Developer: Realmac Software
Price: $0.99
Version Reviewed: 1.0
Device Reviewed On: iPod touch 4

iPhone Integration Rating: ★★★½☆
User Interface Rating: ★★★★½
Re-use Value Rating: ★★★½☆

Overall Rating: ★★★★☆

Clear is a new to-do list manager that is designed to be both simple and elegant. Users simply add items to lists like writing them down on a piece of paper. They can then be deleted or marked as complete as necessary. There aren’t necessarily any advanced options with list items: they are what they are, one-line entries in a virtual list, to be managed at the user’s convenience. It’s an app that can be best described as basic.

The beauty of Clear is that it is designed to be attuned to the iPhone and iPod touch. The interface is a perfect visual fit, and it looks crisp and clean on the Retina Display. The interface brilliantly either uses simple one or two finger gestures to operate the app. For example, it’s easy to add an item to a list between two items by pinching them apart, or to go back up a level by pulling down far enough where it prompts that it will go back. For all the gestures Clear contains, thankfully anything that can be done usually has some kind of indicator that the gesture the user is attempting will have some effect, so accidentally deleting a list is difficult. This app does what it does well.

The problem with Clear is that what it does is all it does. Users who prefer to-do lists with timers, alerts, and synchronization features will find Clear’s simplicity just simply lacking. It’s basically like writing down items on a piece of paper and then crossing them off when done, just provided in a digitally convenient and elegant way. What this means is that Clear isn’t going to be the perfect fit for everyone.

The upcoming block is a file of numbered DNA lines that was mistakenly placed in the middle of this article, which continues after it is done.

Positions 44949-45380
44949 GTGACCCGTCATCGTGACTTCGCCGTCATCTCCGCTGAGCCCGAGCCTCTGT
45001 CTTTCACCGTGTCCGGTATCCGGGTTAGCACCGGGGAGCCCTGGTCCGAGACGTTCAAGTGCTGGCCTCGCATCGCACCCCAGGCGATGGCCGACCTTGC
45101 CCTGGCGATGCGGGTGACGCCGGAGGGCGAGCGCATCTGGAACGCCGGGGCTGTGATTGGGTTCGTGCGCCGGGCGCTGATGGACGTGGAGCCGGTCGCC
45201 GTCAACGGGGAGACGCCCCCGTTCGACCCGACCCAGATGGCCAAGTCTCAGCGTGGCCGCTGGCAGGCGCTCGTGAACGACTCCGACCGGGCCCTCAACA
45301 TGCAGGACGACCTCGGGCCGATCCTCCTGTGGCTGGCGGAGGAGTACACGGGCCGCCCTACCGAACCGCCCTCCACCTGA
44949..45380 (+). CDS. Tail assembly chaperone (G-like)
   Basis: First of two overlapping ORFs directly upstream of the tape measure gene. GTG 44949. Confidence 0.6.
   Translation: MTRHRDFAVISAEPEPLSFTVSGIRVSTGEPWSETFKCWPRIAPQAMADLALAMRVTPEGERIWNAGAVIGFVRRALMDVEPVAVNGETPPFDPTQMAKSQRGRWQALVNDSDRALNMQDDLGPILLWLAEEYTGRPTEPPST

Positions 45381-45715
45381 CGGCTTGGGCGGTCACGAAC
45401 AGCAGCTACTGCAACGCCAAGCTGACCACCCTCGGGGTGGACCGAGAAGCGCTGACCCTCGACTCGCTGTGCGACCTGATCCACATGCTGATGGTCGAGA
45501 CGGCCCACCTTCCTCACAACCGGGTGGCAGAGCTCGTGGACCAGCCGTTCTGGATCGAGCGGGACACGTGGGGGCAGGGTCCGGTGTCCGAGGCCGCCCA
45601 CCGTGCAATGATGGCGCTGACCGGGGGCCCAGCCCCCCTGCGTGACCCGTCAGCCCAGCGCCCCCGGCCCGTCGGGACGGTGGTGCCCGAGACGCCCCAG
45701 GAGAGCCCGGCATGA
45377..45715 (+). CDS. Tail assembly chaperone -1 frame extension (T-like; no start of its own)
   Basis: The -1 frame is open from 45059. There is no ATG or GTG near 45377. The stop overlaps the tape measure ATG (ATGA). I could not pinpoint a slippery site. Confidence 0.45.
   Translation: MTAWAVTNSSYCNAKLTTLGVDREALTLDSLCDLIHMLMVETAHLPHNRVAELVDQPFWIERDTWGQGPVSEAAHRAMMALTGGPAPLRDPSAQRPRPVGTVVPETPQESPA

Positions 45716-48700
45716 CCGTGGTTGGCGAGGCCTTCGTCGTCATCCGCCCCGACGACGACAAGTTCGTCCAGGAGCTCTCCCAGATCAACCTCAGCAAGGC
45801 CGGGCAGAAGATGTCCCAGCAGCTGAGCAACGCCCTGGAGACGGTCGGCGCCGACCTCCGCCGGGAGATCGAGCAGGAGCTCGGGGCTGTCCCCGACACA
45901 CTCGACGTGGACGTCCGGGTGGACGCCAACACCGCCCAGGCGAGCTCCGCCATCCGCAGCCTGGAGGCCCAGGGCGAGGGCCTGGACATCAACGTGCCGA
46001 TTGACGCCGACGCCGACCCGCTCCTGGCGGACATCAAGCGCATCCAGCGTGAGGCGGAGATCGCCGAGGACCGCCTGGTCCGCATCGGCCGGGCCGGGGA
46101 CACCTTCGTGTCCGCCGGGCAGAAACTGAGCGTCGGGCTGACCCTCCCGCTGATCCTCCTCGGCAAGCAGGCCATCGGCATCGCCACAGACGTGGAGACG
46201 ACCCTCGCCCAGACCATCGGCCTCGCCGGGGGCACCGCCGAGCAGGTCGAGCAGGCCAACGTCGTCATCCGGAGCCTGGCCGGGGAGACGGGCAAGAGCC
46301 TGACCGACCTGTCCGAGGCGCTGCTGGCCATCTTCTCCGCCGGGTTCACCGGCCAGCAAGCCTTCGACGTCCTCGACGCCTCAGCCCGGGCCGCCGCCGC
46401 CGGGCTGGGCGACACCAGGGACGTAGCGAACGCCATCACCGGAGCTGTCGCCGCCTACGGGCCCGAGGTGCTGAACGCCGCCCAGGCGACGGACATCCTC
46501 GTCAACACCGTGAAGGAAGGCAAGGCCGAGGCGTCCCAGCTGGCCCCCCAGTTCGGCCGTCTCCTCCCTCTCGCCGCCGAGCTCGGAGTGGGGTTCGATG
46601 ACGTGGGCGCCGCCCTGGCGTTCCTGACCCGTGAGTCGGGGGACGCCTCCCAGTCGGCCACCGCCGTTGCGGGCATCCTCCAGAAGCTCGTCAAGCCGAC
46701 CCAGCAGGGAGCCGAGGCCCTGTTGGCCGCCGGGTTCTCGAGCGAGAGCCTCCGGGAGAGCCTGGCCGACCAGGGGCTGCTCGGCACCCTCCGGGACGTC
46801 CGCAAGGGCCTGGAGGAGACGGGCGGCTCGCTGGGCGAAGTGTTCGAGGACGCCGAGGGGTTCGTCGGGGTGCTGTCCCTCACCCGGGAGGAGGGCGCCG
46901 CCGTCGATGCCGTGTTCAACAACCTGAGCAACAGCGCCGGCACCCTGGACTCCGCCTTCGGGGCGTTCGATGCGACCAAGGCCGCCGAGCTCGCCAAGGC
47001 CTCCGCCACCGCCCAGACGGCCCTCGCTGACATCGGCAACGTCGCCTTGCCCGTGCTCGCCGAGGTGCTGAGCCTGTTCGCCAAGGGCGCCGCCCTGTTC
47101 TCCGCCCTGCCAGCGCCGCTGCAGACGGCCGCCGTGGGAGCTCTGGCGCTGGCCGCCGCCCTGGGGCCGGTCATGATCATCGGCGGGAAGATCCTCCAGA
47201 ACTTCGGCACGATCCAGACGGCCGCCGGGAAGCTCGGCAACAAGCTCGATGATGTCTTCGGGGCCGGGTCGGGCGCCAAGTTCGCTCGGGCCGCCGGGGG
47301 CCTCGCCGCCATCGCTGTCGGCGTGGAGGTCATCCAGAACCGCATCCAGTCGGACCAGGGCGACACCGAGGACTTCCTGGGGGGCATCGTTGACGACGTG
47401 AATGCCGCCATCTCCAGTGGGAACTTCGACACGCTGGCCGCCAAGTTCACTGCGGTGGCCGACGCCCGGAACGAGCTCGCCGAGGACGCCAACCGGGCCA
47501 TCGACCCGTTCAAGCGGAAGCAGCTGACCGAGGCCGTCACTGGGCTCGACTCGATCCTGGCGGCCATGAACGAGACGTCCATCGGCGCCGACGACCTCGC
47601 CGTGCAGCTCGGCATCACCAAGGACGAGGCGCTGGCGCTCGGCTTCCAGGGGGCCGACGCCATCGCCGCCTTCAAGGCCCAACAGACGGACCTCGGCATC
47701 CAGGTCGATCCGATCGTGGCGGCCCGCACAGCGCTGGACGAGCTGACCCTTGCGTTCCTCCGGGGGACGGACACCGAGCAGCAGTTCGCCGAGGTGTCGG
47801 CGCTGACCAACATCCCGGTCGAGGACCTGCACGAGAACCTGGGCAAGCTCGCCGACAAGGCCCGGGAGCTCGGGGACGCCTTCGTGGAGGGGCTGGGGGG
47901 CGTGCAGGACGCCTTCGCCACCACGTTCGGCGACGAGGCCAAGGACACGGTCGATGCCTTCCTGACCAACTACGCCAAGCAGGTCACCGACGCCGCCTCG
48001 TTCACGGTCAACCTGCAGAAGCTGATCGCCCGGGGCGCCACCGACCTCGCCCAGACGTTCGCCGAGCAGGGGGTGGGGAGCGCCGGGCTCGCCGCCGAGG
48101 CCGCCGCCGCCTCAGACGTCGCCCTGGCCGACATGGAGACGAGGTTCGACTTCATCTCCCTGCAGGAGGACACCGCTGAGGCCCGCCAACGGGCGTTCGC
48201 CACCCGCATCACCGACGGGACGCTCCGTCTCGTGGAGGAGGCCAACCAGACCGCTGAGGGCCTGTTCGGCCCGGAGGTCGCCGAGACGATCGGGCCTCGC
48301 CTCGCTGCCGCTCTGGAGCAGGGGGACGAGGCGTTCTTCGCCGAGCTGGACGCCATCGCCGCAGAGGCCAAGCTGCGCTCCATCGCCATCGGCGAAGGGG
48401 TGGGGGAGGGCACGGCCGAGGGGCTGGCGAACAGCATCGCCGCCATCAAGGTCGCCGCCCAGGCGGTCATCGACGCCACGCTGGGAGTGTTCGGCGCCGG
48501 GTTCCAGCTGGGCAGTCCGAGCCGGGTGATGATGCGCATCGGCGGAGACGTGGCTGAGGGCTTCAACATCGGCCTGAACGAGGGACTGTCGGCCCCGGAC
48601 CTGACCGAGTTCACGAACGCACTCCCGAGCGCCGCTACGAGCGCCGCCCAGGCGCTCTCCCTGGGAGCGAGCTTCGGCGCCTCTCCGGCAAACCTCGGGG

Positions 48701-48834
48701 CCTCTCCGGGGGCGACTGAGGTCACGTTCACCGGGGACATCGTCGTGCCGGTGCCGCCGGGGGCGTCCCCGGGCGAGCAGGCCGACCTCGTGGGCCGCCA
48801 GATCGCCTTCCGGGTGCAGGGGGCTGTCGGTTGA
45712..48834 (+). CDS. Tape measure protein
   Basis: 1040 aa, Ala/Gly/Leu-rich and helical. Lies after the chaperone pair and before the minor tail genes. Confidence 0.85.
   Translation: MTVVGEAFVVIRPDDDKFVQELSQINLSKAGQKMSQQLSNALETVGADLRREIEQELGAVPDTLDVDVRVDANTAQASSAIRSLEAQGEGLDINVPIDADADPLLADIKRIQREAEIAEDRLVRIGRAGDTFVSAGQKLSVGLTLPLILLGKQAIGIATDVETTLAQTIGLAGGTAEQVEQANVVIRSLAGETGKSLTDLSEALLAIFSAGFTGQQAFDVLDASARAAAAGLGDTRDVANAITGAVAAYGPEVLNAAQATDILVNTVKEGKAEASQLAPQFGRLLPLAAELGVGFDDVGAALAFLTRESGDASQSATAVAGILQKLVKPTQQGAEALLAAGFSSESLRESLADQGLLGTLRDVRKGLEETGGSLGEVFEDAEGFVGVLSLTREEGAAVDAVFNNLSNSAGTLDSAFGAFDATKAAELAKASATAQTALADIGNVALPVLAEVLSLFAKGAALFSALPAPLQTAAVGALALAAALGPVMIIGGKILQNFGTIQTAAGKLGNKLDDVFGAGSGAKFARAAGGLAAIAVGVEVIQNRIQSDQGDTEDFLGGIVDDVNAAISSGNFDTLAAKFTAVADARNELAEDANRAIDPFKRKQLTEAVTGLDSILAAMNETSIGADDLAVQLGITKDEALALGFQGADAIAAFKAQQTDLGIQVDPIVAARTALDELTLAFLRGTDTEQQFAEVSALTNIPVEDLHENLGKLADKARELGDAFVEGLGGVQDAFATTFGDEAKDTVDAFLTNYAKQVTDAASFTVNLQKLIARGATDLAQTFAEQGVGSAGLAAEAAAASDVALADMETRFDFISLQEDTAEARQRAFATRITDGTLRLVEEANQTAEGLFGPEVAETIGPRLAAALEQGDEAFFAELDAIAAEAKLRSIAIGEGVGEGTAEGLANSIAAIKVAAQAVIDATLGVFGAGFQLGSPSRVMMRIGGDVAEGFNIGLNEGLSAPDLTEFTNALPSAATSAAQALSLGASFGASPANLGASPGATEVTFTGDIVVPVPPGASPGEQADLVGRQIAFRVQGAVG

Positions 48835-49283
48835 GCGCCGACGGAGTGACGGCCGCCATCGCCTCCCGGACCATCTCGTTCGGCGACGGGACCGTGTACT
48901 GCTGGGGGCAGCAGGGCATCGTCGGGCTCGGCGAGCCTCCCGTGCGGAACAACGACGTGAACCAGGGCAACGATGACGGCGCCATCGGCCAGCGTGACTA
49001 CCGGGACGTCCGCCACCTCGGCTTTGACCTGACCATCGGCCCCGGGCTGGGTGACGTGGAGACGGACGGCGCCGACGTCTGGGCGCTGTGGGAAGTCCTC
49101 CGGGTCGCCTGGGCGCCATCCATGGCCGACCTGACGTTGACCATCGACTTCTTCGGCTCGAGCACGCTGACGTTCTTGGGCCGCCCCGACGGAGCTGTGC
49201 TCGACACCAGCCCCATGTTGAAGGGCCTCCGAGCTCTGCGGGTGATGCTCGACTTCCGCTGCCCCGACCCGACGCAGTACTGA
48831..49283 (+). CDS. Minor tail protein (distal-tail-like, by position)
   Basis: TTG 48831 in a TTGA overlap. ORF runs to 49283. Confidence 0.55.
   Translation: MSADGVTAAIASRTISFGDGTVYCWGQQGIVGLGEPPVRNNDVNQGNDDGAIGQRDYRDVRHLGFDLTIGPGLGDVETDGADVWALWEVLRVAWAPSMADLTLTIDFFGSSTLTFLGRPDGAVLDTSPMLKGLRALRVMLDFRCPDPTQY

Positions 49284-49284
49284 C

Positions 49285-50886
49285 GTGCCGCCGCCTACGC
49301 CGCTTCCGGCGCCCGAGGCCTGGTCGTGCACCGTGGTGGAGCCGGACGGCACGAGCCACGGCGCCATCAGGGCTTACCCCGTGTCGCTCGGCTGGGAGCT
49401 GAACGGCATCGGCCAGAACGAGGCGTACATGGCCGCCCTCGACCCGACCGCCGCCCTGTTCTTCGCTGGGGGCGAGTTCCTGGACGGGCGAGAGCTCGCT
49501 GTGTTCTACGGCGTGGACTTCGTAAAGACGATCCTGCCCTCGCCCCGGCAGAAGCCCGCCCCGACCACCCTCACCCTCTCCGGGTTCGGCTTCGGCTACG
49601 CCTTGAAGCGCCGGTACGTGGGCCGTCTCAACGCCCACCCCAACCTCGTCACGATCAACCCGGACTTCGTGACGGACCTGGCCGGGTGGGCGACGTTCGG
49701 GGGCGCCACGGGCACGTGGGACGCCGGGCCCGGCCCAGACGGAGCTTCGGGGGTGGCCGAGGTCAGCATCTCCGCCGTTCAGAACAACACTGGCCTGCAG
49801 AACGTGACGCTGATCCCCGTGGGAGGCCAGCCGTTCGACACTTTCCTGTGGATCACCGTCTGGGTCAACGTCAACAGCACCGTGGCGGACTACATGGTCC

Clear also offers easy ways to follow the developers, culling account information from iOS5’s bult-in Twitter account functionality, but by offering a theme for following someone, it just winds up feeling kind of spammy. As well, it feels like some other method for renaming lists should have been used; tapping on the name of a list to edit the name instead of opening it up feels like the interface’s Achilles heel.

Clear will have its appeal to users who just want something simple and easy to use, and that’s fine. For that purpose, Clear is great, and likely what it was meant to be: a simple task list manager. But those who want more will find Clear lacking, and its interface teasing that surely, a powerful task list app that is also beautiful could surely exist as well?

Posted in: iPhone Apps and Games, Productivity, Reviews

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